The nose of the star-nosed mole Condylura cristata is a complex biological novelty consisting of 22 epidermal appendages. How did this new set of facial appendages arise? Recent studies find remarkable conservation of the genes expressed during appendage formation across phyla, suggesting that the basic mechanisms for appendage development are ancient. In the nose of these moles, however, we find a unique pattern of appendage morphogenesis, showing that evolution is capable of constructing appendages in different ways. During development, the nasal appendages of the mole begin as a series of waves in the epidermis. A second deep layer of epidermis then grows under these superficial epidermal waves to produce 22 separate, elongated epidermal cylinders embedded in the side of the mole's face. The caudal end of each cylinder later erupts from the face and rotates forward to project rostrally, remaining attached only at the tip of the snout. As a result of this unique ‘unfolding’ formation, the rostral end of each adult appendage is derived from caudal embryonic facial tissue, while the caudal end of each appendage is derived from rostral facial tissue. This developmental process has essentially no outgrowth phase and results in the reversal of the original embryonic orientation of each appendage. This differs from the development of other known appendages, which originate either as outgrowths of the body wall or from subdivisions of outgrowths (e.g. tetrapod digits). Adults of a different mole species (Scapanus townsendii) exhibit a star-like pattern that resembles an embryonic stage of the star-nosed mole, suggesting that the development of the star recapitulates stages of its evolution.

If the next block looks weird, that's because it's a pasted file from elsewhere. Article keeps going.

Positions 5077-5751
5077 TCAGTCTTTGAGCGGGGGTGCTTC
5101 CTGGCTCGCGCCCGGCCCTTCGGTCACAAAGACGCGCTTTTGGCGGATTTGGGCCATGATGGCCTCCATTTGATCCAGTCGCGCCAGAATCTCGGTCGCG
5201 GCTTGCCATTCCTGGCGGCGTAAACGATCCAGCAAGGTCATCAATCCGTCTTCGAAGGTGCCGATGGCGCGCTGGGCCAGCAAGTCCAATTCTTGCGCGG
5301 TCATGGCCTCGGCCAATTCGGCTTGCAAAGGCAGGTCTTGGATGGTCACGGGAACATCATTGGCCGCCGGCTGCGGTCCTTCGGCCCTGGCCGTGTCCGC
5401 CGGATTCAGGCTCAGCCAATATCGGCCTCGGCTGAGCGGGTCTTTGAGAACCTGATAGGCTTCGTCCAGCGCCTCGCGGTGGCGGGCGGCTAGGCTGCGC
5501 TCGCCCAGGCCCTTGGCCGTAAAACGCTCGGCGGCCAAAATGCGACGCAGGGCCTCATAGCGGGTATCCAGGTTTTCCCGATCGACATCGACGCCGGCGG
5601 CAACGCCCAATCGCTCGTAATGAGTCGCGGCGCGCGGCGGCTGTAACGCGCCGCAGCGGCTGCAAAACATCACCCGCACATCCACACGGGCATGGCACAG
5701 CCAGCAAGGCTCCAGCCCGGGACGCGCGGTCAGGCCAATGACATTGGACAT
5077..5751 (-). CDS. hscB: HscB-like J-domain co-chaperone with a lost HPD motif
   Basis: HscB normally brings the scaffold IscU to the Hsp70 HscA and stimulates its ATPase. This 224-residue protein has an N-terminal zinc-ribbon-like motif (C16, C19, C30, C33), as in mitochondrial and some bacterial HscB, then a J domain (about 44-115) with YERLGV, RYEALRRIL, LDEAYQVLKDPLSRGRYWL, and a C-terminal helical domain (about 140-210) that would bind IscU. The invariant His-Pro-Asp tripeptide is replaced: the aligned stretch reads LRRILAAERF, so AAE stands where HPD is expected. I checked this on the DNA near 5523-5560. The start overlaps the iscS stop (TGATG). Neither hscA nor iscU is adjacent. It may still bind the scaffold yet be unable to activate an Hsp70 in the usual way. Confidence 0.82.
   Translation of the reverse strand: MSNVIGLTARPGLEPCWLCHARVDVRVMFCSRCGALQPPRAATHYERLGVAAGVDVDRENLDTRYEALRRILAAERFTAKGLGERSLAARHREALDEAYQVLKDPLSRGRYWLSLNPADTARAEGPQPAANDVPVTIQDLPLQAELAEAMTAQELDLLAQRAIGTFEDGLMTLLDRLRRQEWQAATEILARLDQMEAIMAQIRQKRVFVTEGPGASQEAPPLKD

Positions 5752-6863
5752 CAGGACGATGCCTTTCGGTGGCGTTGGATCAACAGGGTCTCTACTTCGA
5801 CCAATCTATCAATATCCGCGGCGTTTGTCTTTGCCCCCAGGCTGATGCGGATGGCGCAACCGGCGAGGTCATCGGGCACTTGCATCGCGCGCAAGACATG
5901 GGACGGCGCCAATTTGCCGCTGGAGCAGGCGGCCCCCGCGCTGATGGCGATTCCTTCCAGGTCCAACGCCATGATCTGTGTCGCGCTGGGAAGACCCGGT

The development of a biological novelty: a different way to make appendages as revealed in the snout of the star-nosed mole Condylura cristata
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K.C. Catania, R.G. Northcutt, J.H. Kaas; The development of a biological novelty: a different way to make appendages as revealed in the snout of the star-nosed mole Condylura cristata. J Exp Biol 15 October 1999; 202 (20): 2719–2726. doi: https://doi.org/10.1242/jeb.202.20.2719
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